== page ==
|US6943031 *||Feb 21, 2003||Sep 13, 2005||Real-Time Analyzers, Inc.||Simultaneous chemical separation and surface-enhanced Raman spectral detection using metal-doped sol-gels|
|US6943032 *||Feb 21, 2003||Sep 13, 2005||Real-Time Analyzers, Inc.||Chemical separation and plural-point, surface-enhanced raman spectral detection using metal-doped sol-gels|
|US6986841||Sep 29, 2003||Jan 17, 2006||Zare Richard N||Fused-silica capillaries with photopolymer components|
|US7052913||May 4, 2004||May 30, 2006||Molecular Insight Pharmaceuticals, Inc.||Matrices for drug delivery and methods for making and using the same|
|US7361278 *||Jan 7, 2005||Apr 22, 2008||Canon Kabushiki Kaisha||Process for producing mass transfer device and apparatus for production thereof|
|US7462492||Jul 29, 2005||Dec 9, 2008||Real-Time Analyzers, Inc.||Apparatus for effecting chemical separation and plural-point SERS detection using metal-doped sol-gels|
|US7462493||Jul 29, 2005||Dec 9, 2008||Real-Time Analyzers, Inc.||Apparatus for effecting chemical separation and SERS detection using metal-doped sol-gels|
|US7622191||Jul 19, 2005||Nov 24, 2009||University Of South Florida||Titania-based coating for capillary microextraction|
|US7947174||Feb 9, 2001||May 24, 2011||University Of South Florida||Sol-gel monolithic column with optical window and method of making|
|US8597508||May 6, 2011||Dec 3, 2013||University Of South Florida||Sol-gel monolithic column with optical window and method of making|
|US8685240||Nov 13, 2006||Apr 1, 2014||University Of South Florida||High efficiency sol-gel gas chromatography column|
|US20030062308 *||Aug 13, 2001||Apr 3, 2003||Zare Richard N.||Photopolymerized sol-gel column and associated methods|
|US20030062309 *||Oct 15, 2001||Apr 3, 2003||The Board Of Trustees Of The Leland Stanford Junior University||Bonded phase photopolymerized sol-gel column and associated methods|
|US20030062310 *||Apr 16, 2002||Apr 3, 2003||The Board Of Trustees Of The Leland Stanford Junior University||Separation column having a photopolymerized sol-gel component and associated methods|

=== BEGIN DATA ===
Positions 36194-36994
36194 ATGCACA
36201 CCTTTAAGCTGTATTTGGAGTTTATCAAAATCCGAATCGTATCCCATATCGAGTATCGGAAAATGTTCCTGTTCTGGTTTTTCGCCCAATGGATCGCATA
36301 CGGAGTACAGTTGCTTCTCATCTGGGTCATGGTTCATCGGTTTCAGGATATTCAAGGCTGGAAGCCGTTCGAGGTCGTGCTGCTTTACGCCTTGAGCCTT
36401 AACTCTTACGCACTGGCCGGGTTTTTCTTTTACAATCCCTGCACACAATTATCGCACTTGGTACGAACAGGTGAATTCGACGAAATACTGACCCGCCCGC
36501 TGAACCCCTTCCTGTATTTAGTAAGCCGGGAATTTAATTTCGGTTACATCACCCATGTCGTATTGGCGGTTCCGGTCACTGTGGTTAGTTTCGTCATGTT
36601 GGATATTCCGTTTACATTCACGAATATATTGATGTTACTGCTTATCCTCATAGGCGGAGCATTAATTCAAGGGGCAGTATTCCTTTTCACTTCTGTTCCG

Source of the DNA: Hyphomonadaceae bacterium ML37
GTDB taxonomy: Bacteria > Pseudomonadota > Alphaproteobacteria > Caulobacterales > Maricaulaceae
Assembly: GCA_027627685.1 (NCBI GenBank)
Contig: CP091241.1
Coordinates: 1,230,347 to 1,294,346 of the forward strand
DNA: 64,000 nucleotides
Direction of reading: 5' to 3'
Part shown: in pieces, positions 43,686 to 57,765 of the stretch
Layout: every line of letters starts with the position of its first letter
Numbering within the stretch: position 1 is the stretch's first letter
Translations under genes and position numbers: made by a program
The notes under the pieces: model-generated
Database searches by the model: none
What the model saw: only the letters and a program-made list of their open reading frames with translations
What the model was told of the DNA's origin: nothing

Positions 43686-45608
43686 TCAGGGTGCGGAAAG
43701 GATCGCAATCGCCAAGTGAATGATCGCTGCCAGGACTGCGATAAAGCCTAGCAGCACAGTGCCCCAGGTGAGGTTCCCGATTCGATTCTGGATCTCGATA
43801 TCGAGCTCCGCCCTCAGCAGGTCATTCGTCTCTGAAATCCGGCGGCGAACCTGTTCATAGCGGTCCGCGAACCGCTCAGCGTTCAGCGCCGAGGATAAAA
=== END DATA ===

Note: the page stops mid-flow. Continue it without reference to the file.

|US20030213732 *||Feb 9, 2001||Nov 20, 2003||Abdul Malik||Sol-Gel monolithic column with optical window and method of making|
|US20040055940 *||Sep 29, 2003||Mar 25, 2004||Zare Richard N.||Fused-silica capillaries with photopolymer components|
|US20040129141 *||Mar 8, 2002||Jul 8, 2004||Abdul Malik||High efficiency sol-gel gas chromatography column|
|US20040166587 *||Feb 21, 2003||Aug 26, 2004||Stuart Farquharson||Simultaneous chemical separation and surface-enhanced Raman spectral detection using metal-doped sol-gels|
|US20040166588 *||Feb 21, 2003||Aug 26, 2004||Stuart Farquharson||Chemical separation and plural-point, surface-enhanced raman spectral detection using metal-doped sol-gels|
|US20040241205 *||May 4, 2004||Dec 2, 2004||Babich John W.||Matrices for drug delivery and methods for making and using the same|
|US20050106068 *||Nov 18, 2003||May 19, 2005||Abdul Malik||Sol-gel dendron separation and extraction capillary column|
|US20050121378 *||Jan 7, 2005||Jun 9, 2005||Canon Kabushiki Kaisha||Process for producing mass transfer device and apparatus for production thereof|
|US20050127002 *||Dec 12, 2003||Jun 16, 2005||Zare Richard N.||Immobilized-enzyme microreactor devices for characterization of biomolecular analytes and associated methods|
|US20050282287 *||Jul 29, 2005||Dec 22, 2005||Stuart Farquharson||Apparatus for effecting chemical separation and plural-point sers detection using metal-doped sol-gels|
|US20050282288 *||Jul 29, 2005||Dec 22, 2005||Stuart Farquharson||Apparatus for effecting chemical separation and SERS detection using metal-doped sol-gels|
|US20060013981 *||Jul 19, 2005||Jan 19, 2006||University Of South Florida||Polytetrahydrofuran-Based Coating for Capillary Microextraction|
|US20060013982 *||Jul 19, 2005||Jan 19, 2006||University Of South Florida||Titania-Based Coating for Capillary Microextraction|
|US20060113231 *||Oct 11, 2005||Jun 1, 2006||Abdul Malik||Sample pre-concentration tubes with sol-gel surface coatings and/or sol-gel monolithic beds|
|US20070062874 *||Nov 13, 2006||Mar 22, 2007||Abdul Malik||High efficiency sol-gel gas chromatography column|
|US20070095736 *||Jul 24, 2006||May 3, 2007||Abdul Malik||Tube structure with sol-gel zirconia coating|
|US20070098807 *||May 15, 2006||May 3, 2007||Molecular Insight Pharmaceuticals, Inc.||Matrices for drug delivery and methods for making and using the same|